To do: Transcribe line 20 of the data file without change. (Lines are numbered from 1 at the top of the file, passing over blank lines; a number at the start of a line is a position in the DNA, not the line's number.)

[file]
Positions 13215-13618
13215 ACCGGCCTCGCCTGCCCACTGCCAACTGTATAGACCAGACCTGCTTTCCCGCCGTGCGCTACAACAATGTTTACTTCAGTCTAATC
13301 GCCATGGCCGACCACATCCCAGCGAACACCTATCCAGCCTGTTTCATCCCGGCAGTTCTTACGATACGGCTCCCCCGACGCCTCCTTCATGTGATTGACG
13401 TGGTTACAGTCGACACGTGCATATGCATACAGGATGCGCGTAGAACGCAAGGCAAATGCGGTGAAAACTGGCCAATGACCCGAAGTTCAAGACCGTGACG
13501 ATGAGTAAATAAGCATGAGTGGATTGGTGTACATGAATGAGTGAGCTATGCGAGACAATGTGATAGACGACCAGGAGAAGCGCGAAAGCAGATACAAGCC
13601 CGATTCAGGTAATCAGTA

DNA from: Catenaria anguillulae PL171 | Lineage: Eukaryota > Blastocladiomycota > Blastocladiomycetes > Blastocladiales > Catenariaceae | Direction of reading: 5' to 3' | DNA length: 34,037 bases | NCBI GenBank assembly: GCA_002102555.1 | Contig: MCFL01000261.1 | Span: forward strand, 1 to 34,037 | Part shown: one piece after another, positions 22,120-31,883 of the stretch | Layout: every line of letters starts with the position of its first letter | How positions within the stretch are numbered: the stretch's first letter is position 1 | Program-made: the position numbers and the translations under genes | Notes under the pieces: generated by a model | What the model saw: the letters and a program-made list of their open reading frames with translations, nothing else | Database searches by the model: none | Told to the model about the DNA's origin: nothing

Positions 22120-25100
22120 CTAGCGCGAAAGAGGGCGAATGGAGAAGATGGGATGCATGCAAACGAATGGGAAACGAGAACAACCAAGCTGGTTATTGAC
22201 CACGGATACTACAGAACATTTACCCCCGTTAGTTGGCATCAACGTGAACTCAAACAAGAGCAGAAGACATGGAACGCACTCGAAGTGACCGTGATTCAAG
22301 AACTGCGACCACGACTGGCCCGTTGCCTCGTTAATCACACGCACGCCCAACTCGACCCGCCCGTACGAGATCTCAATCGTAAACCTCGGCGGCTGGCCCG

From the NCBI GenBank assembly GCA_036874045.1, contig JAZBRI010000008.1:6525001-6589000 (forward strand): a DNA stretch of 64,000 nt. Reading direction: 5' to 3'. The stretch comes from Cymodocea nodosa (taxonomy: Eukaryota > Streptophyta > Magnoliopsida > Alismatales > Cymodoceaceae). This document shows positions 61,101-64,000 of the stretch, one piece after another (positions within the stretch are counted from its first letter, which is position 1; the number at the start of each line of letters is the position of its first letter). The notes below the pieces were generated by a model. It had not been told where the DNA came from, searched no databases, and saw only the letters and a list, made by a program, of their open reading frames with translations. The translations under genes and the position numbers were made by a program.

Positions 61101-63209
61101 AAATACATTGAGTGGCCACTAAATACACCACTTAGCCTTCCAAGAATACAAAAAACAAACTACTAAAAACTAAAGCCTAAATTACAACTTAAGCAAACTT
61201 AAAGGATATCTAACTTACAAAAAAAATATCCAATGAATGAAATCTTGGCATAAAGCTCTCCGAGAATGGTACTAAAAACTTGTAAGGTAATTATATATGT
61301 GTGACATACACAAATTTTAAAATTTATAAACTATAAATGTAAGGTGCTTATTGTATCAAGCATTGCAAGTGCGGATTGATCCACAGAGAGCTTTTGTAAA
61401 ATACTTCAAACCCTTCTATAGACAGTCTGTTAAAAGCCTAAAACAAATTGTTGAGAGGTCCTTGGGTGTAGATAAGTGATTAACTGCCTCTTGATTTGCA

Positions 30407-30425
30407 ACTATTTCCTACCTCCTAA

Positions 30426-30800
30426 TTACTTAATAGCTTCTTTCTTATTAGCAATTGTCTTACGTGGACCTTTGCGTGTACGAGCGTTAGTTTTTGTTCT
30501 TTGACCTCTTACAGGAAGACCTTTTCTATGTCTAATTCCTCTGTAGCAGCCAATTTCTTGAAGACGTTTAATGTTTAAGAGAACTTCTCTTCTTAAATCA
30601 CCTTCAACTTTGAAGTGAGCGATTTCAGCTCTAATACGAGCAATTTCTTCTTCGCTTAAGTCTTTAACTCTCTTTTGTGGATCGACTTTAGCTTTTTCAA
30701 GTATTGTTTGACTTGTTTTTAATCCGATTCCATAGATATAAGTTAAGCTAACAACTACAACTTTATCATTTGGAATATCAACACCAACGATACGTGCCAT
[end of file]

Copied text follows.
Positions 30426-30800